Let's say your kids hit the "cool" houses this year at Halloween -- the ones that don't give away crap like apples and toothbrushes -- and brought home one hell of a haul. Congrats to you for living in a neighborhood with decent neighbors! Now what to do with all of that candy?
When I was a kid, my mother would ration the candy out over weeks and weeks of packed lunches and
bribes treats for when I cleaned my room or managed not to get into a fight at school. It was like Chinese water torture, knowing all that candy was there, somewhere -- the freaking mother lode -- and I was only able to enjoy it in small, metered doses. Hyperbole and a Half understands this.
So what are you, my generation with your own tiny kids, going to do with all that candy now? Are you going to be the parent you always wanted your own folks to be and let your kids get a screaming sugar high that may or may not result in CPS taking them away from you after they break into the neighbor's car and go on a joyride? Or will you be the rational, sane parent that your mother always hoped you'd be?
How about doing something in between?
We looked at the nutrition content of five popular candy bars in traditional Halloween "fun-size" as compared to the nutrition content of five popular snacks. Some of these comparisons won't surprise you; others might. But the moral of each story is the same: Swap some candy for a snack once in a while and -- as long as your kid is getting exercise and eating right the rest of the time -- you'll all be just fine.
Almond Joy vs. Pepperidge Farm Goldfish
Two fun-size bars of Almond Joy only have 20 more calories than a serving (55 pieces) of Goldfish: 160 calories versus 140. True, the Goldfish have less sugar (1 gram compared to 8 grams), but the Almond Joy has no cholesterol and actually contains less fat than that baggie of Goldfish.
Snickers vs. Frosted Flakes
Frosted Flakes are better than two fun-size Snickers bars...but not by much. They're nearly neck-and-neck in several important departments: sugar and calories. The Snickers bars edge out the cereal by containing 3 grams of protein, but the Frosted Flakes make it up by having no fat or cholesterol. Six of one, half a dozen of another...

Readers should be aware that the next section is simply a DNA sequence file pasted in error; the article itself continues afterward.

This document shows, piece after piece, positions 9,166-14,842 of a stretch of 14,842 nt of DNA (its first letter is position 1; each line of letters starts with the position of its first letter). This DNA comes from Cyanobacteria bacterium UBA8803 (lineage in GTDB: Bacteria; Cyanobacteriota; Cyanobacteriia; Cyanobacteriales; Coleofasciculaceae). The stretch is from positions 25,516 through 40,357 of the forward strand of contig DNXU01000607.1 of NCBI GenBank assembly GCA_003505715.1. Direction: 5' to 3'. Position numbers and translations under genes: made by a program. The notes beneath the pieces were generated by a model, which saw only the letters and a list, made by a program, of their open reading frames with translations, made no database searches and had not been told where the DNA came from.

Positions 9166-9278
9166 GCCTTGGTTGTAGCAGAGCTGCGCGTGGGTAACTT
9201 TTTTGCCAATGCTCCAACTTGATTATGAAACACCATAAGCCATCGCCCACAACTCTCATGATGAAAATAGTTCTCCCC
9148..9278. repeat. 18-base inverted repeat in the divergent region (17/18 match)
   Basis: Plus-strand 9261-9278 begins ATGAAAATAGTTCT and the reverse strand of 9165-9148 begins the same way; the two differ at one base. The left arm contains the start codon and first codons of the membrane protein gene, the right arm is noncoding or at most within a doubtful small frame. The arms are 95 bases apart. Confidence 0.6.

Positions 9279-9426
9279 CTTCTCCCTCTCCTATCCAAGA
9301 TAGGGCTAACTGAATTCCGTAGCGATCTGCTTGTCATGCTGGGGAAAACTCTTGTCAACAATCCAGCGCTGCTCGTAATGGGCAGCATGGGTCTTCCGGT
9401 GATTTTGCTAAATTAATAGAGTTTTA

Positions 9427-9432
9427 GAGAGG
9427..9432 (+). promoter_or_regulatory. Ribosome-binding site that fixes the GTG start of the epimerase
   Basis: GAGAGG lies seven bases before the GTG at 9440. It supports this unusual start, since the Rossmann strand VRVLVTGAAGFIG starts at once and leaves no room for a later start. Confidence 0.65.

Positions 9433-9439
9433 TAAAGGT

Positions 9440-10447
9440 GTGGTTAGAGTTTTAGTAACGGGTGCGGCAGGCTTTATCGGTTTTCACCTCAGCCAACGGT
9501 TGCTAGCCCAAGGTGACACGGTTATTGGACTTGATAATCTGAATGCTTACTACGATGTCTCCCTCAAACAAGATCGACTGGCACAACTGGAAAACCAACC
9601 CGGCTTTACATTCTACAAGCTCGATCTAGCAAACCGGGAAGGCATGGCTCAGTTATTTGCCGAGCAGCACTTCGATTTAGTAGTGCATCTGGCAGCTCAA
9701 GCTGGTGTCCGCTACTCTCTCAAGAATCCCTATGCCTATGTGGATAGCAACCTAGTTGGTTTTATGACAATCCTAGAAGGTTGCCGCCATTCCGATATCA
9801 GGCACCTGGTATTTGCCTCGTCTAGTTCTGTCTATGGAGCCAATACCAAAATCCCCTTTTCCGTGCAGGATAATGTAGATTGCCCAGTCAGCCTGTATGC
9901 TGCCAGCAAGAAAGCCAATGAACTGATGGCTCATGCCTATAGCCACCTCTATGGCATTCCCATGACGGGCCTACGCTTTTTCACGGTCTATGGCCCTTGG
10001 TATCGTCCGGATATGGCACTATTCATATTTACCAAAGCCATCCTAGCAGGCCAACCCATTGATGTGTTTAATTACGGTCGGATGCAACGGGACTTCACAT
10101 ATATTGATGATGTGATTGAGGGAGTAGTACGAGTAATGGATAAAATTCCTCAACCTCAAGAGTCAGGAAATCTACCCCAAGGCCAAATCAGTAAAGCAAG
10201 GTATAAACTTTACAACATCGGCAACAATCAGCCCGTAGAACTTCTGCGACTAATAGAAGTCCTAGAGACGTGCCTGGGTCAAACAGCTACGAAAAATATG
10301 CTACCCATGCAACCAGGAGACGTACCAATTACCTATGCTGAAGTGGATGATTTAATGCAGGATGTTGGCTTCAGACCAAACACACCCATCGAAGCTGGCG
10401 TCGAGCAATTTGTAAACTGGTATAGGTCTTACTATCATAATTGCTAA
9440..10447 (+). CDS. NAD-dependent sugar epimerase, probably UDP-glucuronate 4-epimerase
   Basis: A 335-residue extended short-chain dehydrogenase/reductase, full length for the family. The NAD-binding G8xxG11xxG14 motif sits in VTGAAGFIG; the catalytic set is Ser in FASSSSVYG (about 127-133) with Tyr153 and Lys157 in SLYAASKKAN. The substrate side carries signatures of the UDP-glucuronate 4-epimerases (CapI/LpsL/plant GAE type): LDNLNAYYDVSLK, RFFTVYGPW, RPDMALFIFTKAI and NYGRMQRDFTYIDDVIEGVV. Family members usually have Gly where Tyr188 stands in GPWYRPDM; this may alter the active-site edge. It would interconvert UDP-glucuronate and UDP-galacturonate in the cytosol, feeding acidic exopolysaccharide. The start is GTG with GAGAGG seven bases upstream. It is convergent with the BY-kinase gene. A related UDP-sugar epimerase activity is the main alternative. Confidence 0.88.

Milky Way vs. Sunmaid Raisins
Feeding your kids raisins is the equivalent of feeding them candy without the exciting, giddy feeling that accompanies candy itself. You're basically sucking all the fun out of something incredibly sugary by pretending it's "healthy." Forget it and just give your kid two fun-size Milky Way bars. They have fewer calories and half the sugar. (Although there is more fat; it is still candy, after all.)
Crunch vs. Lunchables
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You get far more bang for your snacky buck with three fun-sized Crunch bars (the recommended serving size) than you do with sodium-riddled Lunchables. Crunch bars have a sum total of 180 calories, 9 grams of fat and 21 grams of sugar. That seems like a lot until you look at side of a Turkey and American Cheese Stackers Lunchables box: 350 calories, 13 grams of fat, 25 grams of sugar and 45 milligrams of cholesterol. When your meat and cheese snack has more sugar than three candy bars, something is seriously wrong.
Kit Kat vs. a peanut butter and jelly sandwich
The fun-size Kit Kat bars were by far the worst of the lot, nutrition-wise, but still better than one of America's most popular snack foods: the peanut butter and jelly sandwich. Yes, we worship the PB&J as much as the next person, but with the sandwich at an average 570 calories, 15 grams of fat and 23 grams of sugar, those Kit Kat bars -- and their 210 calories, 11 grams of fat and 21 grams of sugar -- don't look so terribly bad by comparison.
Of course, you could always get rid of all the candy your kids brought home and continue feeding your children only healthy snacks like carrot sticks and apple slices. But that way lies candy-binge-eating once your kids finally get to college and are left to their own devices. (TRUST ME.) Practice moderation and let them enjoy the candy for a while, then head back to the healthy snacks...at least until Easter rolls around.